Such thriftiness used to be part of the woof and weave of American culture. Now, on the heels of a heady era of conspicuous consumption, frugality is in vogue again, a byproduct of the worst recession in decades.

Coupon use has exploded, shoppers are flocking to discounters like Walmart, and more “consumers” are morphing into “savers.” In April, the savings rate surged to 5.7 percent, the highest level in 14 years. A recent survey of about 1,000 U.S. adults by SunTrust Banks found that nearly 9 out of 10 had made a change to their daily routine to save money.

Meanwhile, people are flooding the Internet looking for ways to stretch their dollars. In February, use of the search terms “get out of debt” on the Yahoo! search engine spiked 600 percent, and searches for “free printable online coupons” soared 3,600 percent, said Laura Rowley, a New Jersey-based columnist for Yahoo! Finance.

“People are sort of obsessed with being frugal at the moment,” said Rowley, of Maplewood, author of “Money and Happiness: A Guide to Living the Good Life” (Wiley, 2005) and a blog by the same name.

“Frugality is definitely “in,’ ” she said. “What I think is funny is hearing women from Short Hills say, “I’m doing my own nails now to save the 25 bucks.’ ”

Even today’s teens are adapting to an altered economic landscape. Viral advertising, meaning word-of-mouth shopping advice, is all the rage.

“It’s very, very hip to be the guy or the girl who found the thing that everybody wants at a better price,” said Gary Rudman of GTR Consulting, a San Francisco-based market research firm that tracks the habits of young consumers.

Esposito said she was thrifty before the recession hit, but not to the extent she is now.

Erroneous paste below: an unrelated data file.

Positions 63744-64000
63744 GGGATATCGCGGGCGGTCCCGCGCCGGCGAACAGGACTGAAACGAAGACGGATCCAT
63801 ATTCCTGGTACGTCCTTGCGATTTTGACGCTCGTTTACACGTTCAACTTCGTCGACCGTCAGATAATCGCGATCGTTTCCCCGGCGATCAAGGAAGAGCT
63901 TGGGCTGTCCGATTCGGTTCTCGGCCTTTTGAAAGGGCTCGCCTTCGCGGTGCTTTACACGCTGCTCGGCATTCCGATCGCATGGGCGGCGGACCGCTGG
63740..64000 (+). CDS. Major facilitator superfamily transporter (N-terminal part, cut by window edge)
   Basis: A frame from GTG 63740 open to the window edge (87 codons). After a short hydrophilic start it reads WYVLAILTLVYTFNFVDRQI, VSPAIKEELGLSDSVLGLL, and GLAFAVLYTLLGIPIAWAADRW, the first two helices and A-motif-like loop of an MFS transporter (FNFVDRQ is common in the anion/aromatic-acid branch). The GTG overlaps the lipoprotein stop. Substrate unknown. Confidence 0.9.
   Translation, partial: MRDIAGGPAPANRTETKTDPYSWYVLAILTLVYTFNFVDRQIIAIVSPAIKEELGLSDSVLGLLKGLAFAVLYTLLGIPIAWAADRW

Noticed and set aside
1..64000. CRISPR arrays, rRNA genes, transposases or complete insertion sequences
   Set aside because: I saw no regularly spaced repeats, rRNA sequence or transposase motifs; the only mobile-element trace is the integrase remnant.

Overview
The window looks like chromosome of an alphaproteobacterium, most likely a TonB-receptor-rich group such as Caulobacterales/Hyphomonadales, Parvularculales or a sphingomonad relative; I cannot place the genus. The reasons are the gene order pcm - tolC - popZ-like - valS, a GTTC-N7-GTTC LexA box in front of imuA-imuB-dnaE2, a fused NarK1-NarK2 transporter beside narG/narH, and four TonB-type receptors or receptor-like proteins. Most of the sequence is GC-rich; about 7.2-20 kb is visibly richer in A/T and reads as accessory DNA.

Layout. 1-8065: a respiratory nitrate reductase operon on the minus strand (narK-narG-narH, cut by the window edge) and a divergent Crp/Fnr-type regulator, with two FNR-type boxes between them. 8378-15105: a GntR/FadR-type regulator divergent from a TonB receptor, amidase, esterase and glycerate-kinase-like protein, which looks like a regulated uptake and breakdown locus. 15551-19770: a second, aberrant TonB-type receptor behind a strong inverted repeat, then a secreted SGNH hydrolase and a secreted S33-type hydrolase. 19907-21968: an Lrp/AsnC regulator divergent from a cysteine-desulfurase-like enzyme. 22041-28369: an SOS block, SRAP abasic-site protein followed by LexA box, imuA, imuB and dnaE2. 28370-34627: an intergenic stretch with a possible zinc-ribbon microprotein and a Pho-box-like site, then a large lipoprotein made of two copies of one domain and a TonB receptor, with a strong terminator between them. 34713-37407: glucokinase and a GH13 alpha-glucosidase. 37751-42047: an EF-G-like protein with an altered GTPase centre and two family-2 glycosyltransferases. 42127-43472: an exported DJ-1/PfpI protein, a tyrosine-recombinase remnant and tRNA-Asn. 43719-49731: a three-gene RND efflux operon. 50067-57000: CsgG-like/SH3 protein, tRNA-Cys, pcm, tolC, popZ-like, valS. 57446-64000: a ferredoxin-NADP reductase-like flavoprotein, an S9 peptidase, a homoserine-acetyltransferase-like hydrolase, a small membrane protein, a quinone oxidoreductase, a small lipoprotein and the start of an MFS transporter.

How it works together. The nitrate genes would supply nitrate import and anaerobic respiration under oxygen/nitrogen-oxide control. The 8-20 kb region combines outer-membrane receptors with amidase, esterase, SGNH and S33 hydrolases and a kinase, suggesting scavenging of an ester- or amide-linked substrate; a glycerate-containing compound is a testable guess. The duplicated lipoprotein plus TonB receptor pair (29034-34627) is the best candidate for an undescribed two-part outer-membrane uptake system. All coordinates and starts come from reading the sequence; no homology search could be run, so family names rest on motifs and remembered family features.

“I can’t rely on getting (more) money from the employers anymore,” she said, speaking for many workers who have seen their earnings stall or shrink in the past year. “I’ve got to be able to cut and cut and cut, wherever I can.”

As the mother of a 4-year-old daughter, she said the challenge is finding inexpensive or free ways to have fun. Among her discoveries: Lowe’s, the home improvement chain, offers free weekend workshops for kids — her daughter Stephanie made her a planter for Mother’s Day at one — and the Chick-fil-A restaurant near her home in Howell has a free craft and storytime for children every Tuesday night.

“People are looking more and more for things to do” that don’t cost a lot of money, said Lynn Humphrey of Eatontown, who runs a Web site and publishes a free newsletter packed with listings of community events in the Monmouth County area.
“Most of these are free,” said Humphrey, 56, who is in the process of expanding her business, called BizeTurtle: Events in Monmouth. She’s found deals doing that, too, like the 250 free business cards she got from, an online printing company.

To be sure, the recession is forcing frugality on many Americans, about 5.7 million of whom have lost their jobs since the start of the downtown more than a year ago. Rowley, however, said the economic turmoil is prompting many people to reassess their priorities, and she believes at least some of the lifestyle changes they’re making will be permanent ones.

“Pricing power has shifted from retailers to consumers,” she said. “Consumers are learning they don’t have to pay full price . . . (and) now you have all these intermediaries on the Web showing you how to save money.”

That’s not to say that clotheslines are sprouting in Esposito’s neighborhood — not yet, anyway — though she said some of her friends and co-workers seem intrigued by the idea.

“One of my girlfriends has been needling her husband to put a washline,” she said in her backyard the other day, as her bath towels swayed in the breeze. “It really does pay off.”